3/4/2014—Ross Douthat wrote a column Sunday in the New York Times ("The Terms of Our Surrender") ostensibly throwing in the towel on religious exemption for gay marriage in light of the Arizona experience. But the column was mean spirited, which Douthat usually is not, and it was not accurate in its description of the situation, which again is not like Douthat.
For example, Douthat says that gay marriage is coming because of the Supreme Court. But, as he knows, the real change has been a political avalanche. Yesterday, the Quinnipiac poll reported that Pennsylvanians support gay marrigage by 57% to 37%--and we have Republicans dominating all three branches of State government.
Douthat’s real concern is what happens to a religious culture that still clings to the heterosexual/religious/Christian view of marriage and sex. Douthat’s hopes it will be live and let live, but he no longer expects that. Now he thinks that traditional institutions, like Catholic adoption agencies, will be treated like racists were earlier.
But here is his key observation about a law like the proposed Arizona religious exemption: “such bills have been seen, in the past, as a way for religious conservatives to negotiate surrender — to accept same-sex marriage’s inevitability while carving out protections for dissent. But now, apparently, the official line is that you bigots don’t get to negotiate anymore.”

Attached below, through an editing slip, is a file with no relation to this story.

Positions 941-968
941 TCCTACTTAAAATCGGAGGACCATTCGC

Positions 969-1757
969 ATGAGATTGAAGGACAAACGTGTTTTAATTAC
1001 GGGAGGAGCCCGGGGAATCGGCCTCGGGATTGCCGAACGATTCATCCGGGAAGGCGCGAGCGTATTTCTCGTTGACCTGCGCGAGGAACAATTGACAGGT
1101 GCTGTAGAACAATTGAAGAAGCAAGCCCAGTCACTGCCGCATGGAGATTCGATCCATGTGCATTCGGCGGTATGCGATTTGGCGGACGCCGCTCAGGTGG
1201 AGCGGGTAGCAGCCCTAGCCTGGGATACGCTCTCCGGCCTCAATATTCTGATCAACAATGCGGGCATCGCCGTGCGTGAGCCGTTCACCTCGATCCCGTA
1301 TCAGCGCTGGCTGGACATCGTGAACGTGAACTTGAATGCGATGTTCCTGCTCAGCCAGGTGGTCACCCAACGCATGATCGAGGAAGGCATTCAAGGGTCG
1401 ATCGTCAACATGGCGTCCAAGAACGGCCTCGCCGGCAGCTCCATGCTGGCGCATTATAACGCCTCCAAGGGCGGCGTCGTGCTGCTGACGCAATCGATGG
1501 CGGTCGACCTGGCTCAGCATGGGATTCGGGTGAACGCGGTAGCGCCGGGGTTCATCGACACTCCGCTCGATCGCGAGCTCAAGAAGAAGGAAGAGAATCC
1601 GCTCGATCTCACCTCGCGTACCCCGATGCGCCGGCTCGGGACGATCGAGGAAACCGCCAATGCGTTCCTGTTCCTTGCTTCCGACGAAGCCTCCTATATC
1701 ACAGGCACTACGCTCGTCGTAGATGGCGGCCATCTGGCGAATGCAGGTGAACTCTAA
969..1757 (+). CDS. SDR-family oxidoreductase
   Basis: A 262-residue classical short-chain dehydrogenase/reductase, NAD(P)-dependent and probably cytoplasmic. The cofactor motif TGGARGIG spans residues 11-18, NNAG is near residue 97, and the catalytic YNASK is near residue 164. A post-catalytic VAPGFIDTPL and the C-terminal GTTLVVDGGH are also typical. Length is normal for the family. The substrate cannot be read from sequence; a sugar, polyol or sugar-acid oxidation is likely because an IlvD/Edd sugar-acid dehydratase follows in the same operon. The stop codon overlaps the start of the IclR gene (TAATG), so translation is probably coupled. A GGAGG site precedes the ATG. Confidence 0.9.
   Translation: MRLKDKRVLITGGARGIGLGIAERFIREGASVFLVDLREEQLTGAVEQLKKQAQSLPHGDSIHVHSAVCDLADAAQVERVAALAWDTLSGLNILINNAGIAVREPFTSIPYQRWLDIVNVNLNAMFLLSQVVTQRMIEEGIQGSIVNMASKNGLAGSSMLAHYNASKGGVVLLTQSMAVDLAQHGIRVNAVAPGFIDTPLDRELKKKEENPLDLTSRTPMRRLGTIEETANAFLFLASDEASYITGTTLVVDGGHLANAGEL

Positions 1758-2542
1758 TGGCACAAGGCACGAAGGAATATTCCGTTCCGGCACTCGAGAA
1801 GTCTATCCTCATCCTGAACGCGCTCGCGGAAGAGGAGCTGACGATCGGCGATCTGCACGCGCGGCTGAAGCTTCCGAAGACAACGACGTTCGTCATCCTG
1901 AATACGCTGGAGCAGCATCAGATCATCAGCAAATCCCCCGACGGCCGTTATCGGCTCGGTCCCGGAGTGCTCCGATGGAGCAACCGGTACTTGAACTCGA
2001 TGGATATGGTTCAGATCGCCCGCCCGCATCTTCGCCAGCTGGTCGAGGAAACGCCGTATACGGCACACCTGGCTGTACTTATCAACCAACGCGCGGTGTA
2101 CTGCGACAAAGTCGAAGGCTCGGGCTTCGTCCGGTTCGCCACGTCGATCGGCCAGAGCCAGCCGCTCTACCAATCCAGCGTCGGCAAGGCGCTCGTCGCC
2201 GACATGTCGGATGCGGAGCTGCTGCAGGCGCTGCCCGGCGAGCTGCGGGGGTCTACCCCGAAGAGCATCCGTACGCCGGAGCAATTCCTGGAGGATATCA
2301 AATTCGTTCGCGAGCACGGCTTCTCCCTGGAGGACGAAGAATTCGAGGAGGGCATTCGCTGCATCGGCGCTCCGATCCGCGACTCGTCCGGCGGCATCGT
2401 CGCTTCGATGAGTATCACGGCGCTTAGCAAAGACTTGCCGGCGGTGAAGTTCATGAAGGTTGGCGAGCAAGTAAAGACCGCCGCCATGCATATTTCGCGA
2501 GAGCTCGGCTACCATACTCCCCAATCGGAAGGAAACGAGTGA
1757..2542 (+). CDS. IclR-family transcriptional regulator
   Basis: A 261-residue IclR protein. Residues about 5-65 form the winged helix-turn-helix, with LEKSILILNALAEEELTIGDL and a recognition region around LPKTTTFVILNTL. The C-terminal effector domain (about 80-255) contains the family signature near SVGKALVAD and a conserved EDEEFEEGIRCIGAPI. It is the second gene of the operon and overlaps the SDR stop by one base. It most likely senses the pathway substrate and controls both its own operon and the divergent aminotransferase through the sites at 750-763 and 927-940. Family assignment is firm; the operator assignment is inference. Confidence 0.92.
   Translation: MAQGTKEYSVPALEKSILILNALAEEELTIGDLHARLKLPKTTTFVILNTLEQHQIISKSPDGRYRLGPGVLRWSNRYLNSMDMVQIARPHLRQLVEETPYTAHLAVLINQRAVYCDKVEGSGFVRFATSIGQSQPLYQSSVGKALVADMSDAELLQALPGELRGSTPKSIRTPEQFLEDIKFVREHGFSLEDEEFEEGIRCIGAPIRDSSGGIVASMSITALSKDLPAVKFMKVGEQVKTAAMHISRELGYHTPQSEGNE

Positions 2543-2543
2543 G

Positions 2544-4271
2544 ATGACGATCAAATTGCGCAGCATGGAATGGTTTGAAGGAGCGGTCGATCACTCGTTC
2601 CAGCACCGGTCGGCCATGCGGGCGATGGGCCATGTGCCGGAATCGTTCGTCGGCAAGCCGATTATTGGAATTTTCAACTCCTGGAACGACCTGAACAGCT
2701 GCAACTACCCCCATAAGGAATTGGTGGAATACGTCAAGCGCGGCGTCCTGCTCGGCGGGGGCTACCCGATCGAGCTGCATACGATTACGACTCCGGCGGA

But, if you are wise, you don’t negotiate surrender when you have nothing left to offer. Then, why exactly, should the other side give you anything? You negotiate when you still can resist.
Not one traditional voice that I know of have offered to support gay marriage in return for a religious exemption when it counted. Not one. Douthat could do that now. In Pennsylvania, for example, there is no strong support for gay marriage among two Republican majority chambers. So, this is the time to negotiate. If cultural conservatives wait until gay marriage has majority support, why should they expect terms?
Douthat wants a situation in which supporters of religious exemptions hold out until they lose on gay marriage and then demand a religious exemption. The flaw in Arizona was not that the bill granted a religious exemption, but that it did not legalize gay marriage. I assure the reader that no one would have objected to that fair deal.
I am calling for just that deal in Pennsylvania on Monday in the Philadelphia Enquirer. If Douthat wants negotiation, let’s go.